What the pizza pranksters did was obviously wrong and a reprimand and/or termination (as they were) was justified. However, the company grossly overreacted in its apologies where as correcting the situation was enough. Mostly, I referenced it here to show that other contrast — management cannot be exempt to behavior that is much more damaging.

As I mention above, a strong internal communication can accomplish better goals. It has always amazed me how many companies what to create external fans but never realize they ought to make fans out of their own employees first.

All my best,

WagerWitch on 5/24/09, 9:24 PM said...

"What the pizza pranksters did was obviously wrong and a reprimand and/or termination (as they were) was justified. However, the company grossly overreacted in its apologies where as correcting the situation was enough. Mostly, I referenced it here to show that other contrast — management cannot be exempt to behavior that is much more damaging."

I actually think Dominoes Corporation exploited the entire scene as a way of advertising.

Yes, it may cut down the brief customer quota at first in disgust or rage - but the NAME BRANDING is significant - especially at Prime Time Television.

In time - the deeds will be forgotten - but the COMPANY LOGO, NAME will not.

So they abused the average - and used it.

Just my humble opinion on that take.

Again - you're absolutely correct, the general public will decide that policing the internet is NOT the business of the companies.

HOWEVER - it may be too late to do anything about it by the time they figure out how much the government already polices the internet.


HiLDoMe on 5/25/09, 2:27 PM said...

Well I think employees really need to have a bit of privacy...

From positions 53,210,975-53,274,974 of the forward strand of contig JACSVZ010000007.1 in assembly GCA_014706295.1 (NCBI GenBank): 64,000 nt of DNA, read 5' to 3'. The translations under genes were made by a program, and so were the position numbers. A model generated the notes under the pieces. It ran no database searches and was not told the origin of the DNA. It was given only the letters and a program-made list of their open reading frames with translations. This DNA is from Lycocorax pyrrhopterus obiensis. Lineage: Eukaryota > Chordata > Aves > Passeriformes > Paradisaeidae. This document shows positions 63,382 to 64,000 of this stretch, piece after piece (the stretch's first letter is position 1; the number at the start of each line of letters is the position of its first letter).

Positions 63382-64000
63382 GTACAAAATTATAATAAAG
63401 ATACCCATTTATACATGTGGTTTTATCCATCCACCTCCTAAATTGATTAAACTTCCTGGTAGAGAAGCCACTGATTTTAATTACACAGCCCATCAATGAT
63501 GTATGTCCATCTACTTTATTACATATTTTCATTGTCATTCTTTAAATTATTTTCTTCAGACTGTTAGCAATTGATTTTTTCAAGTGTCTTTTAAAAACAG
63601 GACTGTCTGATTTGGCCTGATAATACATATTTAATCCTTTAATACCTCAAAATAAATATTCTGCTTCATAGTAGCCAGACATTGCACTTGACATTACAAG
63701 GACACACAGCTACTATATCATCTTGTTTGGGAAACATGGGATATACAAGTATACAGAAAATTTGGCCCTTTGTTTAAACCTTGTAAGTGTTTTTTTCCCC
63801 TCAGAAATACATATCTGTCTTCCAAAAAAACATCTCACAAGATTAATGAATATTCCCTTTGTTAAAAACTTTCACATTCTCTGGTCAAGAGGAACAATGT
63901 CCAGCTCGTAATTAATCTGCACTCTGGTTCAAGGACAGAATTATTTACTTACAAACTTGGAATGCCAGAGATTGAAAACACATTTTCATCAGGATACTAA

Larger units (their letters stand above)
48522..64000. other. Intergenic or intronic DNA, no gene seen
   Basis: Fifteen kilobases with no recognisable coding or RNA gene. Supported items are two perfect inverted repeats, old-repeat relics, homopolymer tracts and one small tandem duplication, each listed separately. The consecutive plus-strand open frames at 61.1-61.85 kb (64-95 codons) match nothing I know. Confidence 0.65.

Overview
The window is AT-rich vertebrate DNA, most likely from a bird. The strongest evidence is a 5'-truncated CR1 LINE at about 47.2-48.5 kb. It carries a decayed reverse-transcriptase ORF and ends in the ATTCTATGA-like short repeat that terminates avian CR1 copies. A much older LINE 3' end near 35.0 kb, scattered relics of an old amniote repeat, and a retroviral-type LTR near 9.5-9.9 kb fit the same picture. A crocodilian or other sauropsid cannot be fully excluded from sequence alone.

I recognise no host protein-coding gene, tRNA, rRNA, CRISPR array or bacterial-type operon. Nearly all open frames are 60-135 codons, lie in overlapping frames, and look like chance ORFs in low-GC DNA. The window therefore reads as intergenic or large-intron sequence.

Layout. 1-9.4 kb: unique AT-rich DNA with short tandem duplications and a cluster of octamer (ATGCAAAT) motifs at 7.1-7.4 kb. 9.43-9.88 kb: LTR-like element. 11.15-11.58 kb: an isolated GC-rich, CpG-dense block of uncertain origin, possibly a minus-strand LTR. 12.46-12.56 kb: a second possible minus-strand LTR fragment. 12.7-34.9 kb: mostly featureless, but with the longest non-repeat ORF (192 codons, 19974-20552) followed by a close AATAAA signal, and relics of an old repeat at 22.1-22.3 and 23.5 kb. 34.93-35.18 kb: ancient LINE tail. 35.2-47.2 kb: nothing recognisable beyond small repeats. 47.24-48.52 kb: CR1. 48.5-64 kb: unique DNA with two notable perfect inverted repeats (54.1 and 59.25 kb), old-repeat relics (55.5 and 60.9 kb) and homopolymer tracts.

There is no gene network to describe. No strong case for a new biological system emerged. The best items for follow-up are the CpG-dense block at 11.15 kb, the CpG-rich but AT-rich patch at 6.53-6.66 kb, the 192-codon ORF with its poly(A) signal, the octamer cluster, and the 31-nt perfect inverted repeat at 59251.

i'm a student but currently i'm also working on a company and there are m oments when I really wish i was on a room for myself... they check everytime, i'm sure they look what websites we've been on and they make us do like a "each day blog" and write down what we do each day...

I think that's not a good system... because they don't stimulate the employees... when they're relax they work better and they are much more productive.. I think.


Rich on 5/26/09, 9:55 AM said...


Dominos exploited the incident? You could be right. It was an over-the-top apology.

As for the government, it seems they are too busy making their own coverage to be concerned about citizens. For now.


I think you are right. It makes a lot more sense to ease employees into knowing what the company is about than being worried that they might "guess" wrong.

Define the company inside and their communication outside will reinforce it without fear of saying the wrong thing. Of course, that's just a hunch. :)


The Reviewer on 5/27/09, 2:02 PM said...

Rich - one day --- probably soon, I'll let you in on a BIG secret about corruption and local government-run police departments. I'm assuming that it will make media headlines soon - and I'll key you in to it.

But Government, both big and small - are omnipresent in all of our lives, especially in telecommunications, email and I believe in ways that invade your privacy.

Since they can do it - and since they are ALSO employers - they are the BIGGEST invaders of privacy.

At this point in time, in my own life - I have determined that Sometimes what we think is private - is not.

Rich on 5/30/09, 6:27 PM said...


I love secrets, especially those that come my way before they break in the news. :)